33. Orb Web Spider (Eriovixia sp.)

    The others found this beautiful Orb Web Spider hiding under a leaf

  34. Harvestman (Opiliones) - DSC_0061
  35. Harvestman (Opiliones)

    Spikey looking Harvestman . This probably would fluoresce under UV light, but we decided against spending too much time on it. 😛

  36. Planthopper (Fulgoromorpha) - DSC_0068
  37. Planthopper (Fulgoromorpha)

    Planthopper, any ID for this?

  38. Huntsman Spider (Sparassidae) - DSC_0074
  39. Huntsman Spider (Sparassidae)

    An interesting looking Huntsman Spider found on a tree trunk

  40. Huntsman Spider (Sparassidae) - DSC_0075
  41. Huntsman Spider (Sparassidae)

    The Huntsman Spider flattens it’s body on the tree trunk to break it’s silhouette

  42. Huntsman Spider (Sparassidae) - DSC_0078
  43. Huntsman Spider (Sparassidae)

    How the Huntsman Spider looked when we found it. Not that easy to spot!

  44. Ground Spider (Zodariidae) - DSC_0084
  45. Ground Spider (Zodariidae)

    Several of these Ground Spiders … where else? On the ground! 😛

  46. Wolf Spider (Lycosidae) - DSC_0088
  47. Wolf Spider (Lycosidae)

    The leaf litter was full of these Wolf Spiders as well

  48. Wolf Spider (Lycosidae) - DSC_0093
  49. Wolf Spider (Lycosidae)

    Because they were on the ground and extremely skittish, this was the lowest I could get without moving the spider.

  50. Katydid (Tettigoniidae) - DSC_0097
  51. Katydid (Tettigoniidae)

    A well-camouflaged Katydid

  52. Orb Web Spider (Araneidae) - DSC_0108
  53. Orb Web Spider (Araneidae)

    Orb Web Spider

  54. Wrap-Around Spider (Talthybia sp.) - DSC_0160
  55. Wrap-Around Spider (Talthybia sp.)

    There were a few small Wrap-Around Spiders happily wrapped around tree stalks.

  56. Big-Jawed Spider (Tetragnathidae) - DSC_0165
  57. Big-Jawed Spider (Tetragnathidae)

    Quite a number of Big-Jawed Spiders in the area but often ignored. Took a record shot of this one.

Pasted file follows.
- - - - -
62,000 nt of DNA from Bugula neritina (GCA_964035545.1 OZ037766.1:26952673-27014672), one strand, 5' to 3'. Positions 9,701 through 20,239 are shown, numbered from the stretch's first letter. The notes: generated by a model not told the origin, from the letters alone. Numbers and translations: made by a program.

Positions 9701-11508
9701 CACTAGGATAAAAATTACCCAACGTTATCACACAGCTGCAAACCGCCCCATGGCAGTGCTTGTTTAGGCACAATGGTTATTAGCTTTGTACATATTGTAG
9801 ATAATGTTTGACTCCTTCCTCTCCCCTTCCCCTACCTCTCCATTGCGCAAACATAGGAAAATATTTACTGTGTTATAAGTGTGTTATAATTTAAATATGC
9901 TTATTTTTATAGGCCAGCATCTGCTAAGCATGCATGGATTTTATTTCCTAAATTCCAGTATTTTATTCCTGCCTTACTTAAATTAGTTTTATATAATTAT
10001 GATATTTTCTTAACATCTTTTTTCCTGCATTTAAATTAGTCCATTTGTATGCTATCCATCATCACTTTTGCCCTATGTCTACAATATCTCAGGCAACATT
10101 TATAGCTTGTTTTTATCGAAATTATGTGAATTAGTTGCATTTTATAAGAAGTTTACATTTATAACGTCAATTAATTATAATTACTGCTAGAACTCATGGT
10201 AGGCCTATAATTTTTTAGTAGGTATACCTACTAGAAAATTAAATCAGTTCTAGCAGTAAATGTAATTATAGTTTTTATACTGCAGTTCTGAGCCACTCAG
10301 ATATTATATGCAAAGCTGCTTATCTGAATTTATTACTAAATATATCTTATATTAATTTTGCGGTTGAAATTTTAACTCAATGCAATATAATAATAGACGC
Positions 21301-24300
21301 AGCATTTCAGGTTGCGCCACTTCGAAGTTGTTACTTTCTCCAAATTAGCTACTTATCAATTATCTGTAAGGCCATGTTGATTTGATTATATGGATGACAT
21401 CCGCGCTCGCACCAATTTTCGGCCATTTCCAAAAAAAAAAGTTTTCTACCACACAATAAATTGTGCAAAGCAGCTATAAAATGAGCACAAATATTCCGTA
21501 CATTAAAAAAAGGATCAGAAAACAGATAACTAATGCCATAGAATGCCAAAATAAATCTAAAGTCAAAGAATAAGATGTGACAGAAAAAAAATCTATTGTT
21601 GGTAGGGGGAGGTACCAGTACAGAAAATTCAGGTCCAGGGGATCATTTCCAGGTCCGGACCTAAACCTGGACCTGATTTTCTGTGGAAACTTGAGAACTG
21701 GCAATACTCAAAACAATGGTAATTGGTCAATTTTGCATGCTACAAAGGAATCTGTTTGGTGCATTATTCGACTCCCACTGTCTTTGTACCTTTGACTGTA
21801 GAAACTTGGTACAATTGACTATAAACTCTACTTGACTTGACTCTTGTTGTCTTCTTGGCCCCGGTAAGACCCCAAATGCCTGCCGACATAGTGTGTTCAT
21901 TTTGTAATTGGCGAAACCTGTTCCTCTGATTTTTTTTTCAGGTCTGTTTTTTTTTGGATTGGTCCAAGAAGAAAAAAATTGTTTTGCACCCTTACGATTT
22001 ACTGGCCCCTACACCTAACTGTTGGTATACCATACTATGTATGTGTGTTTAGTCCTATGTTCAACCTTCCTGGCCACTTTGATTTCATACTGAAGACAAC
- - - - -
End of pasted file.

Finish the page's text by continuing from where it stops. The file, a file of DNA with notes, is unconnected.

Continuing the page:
58. Beetle - DSC_0167
  59. Beetle

    A common little Beetle, hopefully it looks cuter here!

  60. Moths - DSC_0169
  61. Moths

    A pair of Moths doing their thing

  62. Wandering Spider (Ctenidae) - DSC_0177
  63. Wandering Spider (Ctenidae)

    This Wandering Spider walked up to us. Couldn’t help but take a few shots!

  64. Wandering Spider (Ctenidae) - DSC_0179
  65. Wandering Spider (Ctenidae)

    Closing up on the face of the Wandering Spider

  66. Long-Legged Velvet Mite (Leptus sp.) - DSC_0187
  67. Long-Legged Velvet Mite (Leptus sp.)

    Spotted this Long-Legged Velvet Mite walking about on the leaves. It really wasn’t camouflaged at all.

  68. Long-Legged Velvet Mite (Leptus sp.) - DSC_0192
  69. Long-Legged Velvet Mite (Leptus sp.)

    The Long-Legged Velvet Mite belongs to the Erythraeidae family, different from the usual Red Velvet Mites (Trombidiidae)

  70. Skull-Faced Caterpillar - DSC_0240
  71. Skull-Faced Caterpillar

    A huge Skull-Faced Caterpillar that I found on a branch high above us. It was probably 4 to 5 inches long and very very hairy!

  72. Lynx Spider (Oxyopidae) - DSC_0243
  73. Lynx Spider (Oxyopidae)

    Melvyn found this beautiful Lynx Spider with an orange and green patterned body

  74. Lynx Spider (Oxyopidae) - DSC_0256
  75. Lynx Spider (Oxyopidae)

    The Lynx Spider trying to balloon away

  76. Lynx Spider (Oxyopidae) - DSC_0278
  77. Lynx Spider (Oxyopidae)

    Front view of this Lynx Spider did not look as interesting as the dorsal view!

The complete album can be viewed here.




Hi my name is Nicky Bay. I am a macro photographer, instructor and book author, travelling the world to document the vast micro biodiversity that nature has to offer. Follow my updates and discover with me the incredible beauty and science behind our planet's micro creatures!